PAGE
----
Making Over Third Grade!: Folktales: Fairy Tales, Fables and an Adventure in ThingLink
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Sunday, September 21, 2014

Folktales: Fairy Tales, Fables and an Adventure in ThingLink

Our district has created CCSS ELA units that were teacher created with the help of WestEd (in full disclosure I was one of the teachers on the ELA unit design committee for third grade) and our second unit's focus is Key Idea & Details: Reading for Meaning with a focus on fairy tales, folktales, fables, and tall tales for the literature piece and then a short (10 days) research project to address our RI standards for the unit.

I have seen a lot of very cute things on Pinterest, via blogs, and Facebook pages where teachers are printing out clip art to add to their anchor charts BEFORE they complete them with their students. Of course I had to do the same, and why I NEVER thought to do this in all my previous years of teaching I have no idea but this is just proof that PLNs, blog hopping, and following FB pages are helpful resources in planning for my class. Of course I wanted to make my anchor charts cute too! 

The content comes right from the Suggested Rich Task (SRT) from our unit & the clip art is from ThistleGirl Designs. 

Again, the content comes from the SRT from our unit & the clip art comes from ThistleGirl Designs.
I read "The Three Little Pigs" to the class, and we used the anchor chart to discuss elements of a fairy tale as we diagrammed the story.  This allowed us to discuss why each element is important to the overall story, as well as how it helped move the story along. Students then worked in pairs to diagram the Persian tale, "One Riddle, One Answer." We had a rich discussion regarding the theme, and whether every fairy tale needed to have 'good vs. evil' in order to actually be a fairy tale. Students then wrote a summary of the fairy tale and turned them in via the Google Classroom. The student graphic organizer was an exact replica of the anchor chart so that they were familiar with the elements and that they could move around the document in order to complete it as they determined that they had the necessary information for each section.

The following week we used the folktale graphic organizer to diagram "Nacho and Lolita." (This folktale always makes me cry!) Monday we will finish working with folktale before we start our Cinderella Around the World unit. (Once we are done with the unit, and I know if there needs to be adjustments or not to the materials, I will add these items to my TpT and TeacherWise stores.)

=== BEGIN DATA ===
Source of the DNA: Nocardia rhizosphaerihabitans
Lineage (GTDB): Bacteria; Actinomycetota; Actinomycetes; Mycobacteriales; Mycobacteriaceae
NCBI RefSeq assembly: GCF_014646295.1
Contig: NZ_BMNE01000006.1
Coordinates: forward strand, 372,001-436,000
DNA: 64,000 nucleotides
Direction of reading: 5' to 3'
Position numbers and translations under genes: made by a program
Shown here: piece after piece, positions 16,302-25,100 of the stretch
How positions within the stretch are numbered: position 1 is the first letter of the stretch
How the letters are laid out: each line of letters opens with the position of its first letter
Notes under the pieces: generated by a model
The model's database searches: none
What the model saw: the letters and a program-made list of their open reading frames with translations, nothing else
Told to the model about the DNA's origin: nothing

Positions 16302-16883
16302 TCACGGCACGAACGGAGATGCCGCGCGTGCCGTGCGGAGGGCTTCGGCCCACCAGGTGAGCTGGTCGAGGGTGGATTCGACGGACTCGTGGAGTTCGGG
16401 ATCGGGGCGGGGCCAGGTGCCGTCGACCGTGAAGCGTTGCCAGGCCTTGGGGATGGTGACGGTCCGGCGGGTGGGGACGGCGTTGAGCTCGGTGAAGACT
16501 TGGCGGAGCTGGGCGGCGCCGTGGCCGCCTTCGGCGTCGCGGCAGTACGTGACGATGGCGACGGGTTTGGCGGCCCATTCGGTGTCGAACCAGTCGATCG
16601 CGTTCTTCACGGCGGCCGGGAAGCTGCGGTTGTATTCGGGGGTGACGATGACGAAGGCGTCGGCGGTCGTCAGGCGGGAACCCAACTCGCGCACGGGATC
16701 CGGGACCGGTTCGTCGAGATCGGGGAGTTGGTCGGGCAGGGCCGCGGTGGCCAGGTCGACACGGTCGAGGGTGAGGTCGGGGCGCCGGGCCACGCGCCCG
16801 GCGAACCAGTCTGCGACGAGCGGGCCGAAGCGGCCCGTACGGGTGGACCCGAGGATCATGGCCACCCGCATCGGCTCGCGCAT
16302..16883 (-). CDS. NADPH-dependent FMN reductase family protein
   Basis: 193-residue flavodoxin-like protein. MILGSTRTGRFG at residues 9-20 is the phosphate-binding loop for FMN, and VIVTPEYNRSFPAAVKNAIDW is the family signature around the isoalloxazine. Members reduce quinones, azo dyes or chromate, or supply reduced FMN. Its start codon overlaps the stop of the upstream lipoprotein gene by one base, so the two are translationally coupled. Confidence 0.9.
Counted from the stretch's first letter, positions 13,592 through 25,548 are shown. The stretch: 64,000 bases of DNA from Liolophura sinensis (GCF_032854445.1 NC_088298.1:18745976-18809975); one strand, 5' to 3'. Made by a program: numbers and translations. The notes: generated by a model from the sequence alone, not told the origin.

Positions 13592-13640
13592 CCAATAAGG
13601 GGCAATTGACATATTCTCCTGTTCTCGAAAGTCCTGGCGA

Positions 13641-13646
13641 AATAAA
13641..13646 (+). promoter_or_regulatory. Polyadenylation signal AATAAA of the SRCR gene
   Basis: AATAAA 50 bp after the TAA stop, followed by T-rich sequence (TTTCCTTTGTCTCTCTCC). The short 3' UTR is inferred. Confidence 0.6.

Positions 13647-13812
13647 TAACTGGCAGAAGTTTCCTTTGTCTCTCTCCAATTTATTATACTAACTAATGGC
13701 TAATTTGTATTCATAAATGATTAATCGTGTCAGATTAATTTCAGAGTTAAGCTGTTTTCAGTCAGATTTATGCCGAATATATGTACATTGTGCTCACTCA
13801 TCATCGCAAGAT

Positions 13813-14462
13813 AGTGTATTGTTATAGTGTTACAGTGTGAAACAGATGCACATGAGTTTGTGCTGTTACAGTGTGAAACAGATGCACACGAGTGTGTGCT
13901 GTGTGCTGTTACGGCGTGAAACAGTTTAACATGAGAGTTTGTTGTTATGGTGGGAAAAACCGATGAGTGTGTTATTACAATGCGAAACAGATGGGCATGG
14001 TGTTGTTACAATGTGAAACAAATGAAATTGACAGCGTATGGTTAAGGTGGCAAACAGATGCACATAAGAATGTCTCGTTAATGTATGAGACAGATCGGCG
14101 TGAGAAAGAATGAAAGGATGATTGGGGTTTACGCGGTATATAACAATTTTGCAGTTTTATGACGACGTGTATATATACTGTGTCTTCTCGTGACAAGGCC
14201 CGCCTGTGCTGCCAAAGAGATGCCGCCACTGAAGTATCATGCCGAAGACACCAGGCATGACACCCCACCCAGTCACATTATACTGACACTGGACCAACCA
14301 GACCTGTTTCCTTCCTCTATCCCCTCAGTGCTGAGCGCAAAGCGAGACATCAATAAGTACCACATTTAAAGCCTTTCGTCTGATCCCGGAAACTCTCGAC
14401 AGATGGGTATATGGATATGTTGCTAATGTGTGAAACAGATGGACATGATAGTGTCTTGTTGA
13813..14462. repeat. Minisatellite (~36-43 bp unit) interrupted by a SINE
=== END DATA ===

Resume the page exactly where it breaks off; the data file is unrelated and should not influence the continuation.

I have BIG plans for this Cinderella unit! Now the plans in my head (and in my lesson plan book) are perfect but as we know, nothing is ever perfect so I know there will be hiccups in this unit but still I am sure the unit is going to be a success! I of course, will update here as we work through it. The plan now is for 9 groups of 2 to read a Cinderella story, each from a different culture, to diagram and summarize the story, then to write a short opinion piece about the book they read. From there they will research the culture, make a ThingLink to share their work in a creative way. Following each groups completion of their ThingLink I intend to make a ThingLink with each group's work so that by clicking different areas in the ThingLink we can access each group's contribution. Now I have a lot to learn before I can put this together as I got the idea after seeing a ThingLink on Twitter (which I had favorited the link) where a teacher had each student create a ThingLink on a different state and then she embedded them in a map of the United States so that you could learn about each state by clicking on it and then on the various items in the ThingLink for that state.  This is an ambitious project, I know - but it is one I believe my class can handle and complete successfully. Time will tell of course, whether I am correct in this assumption or not but I can't wait to find out!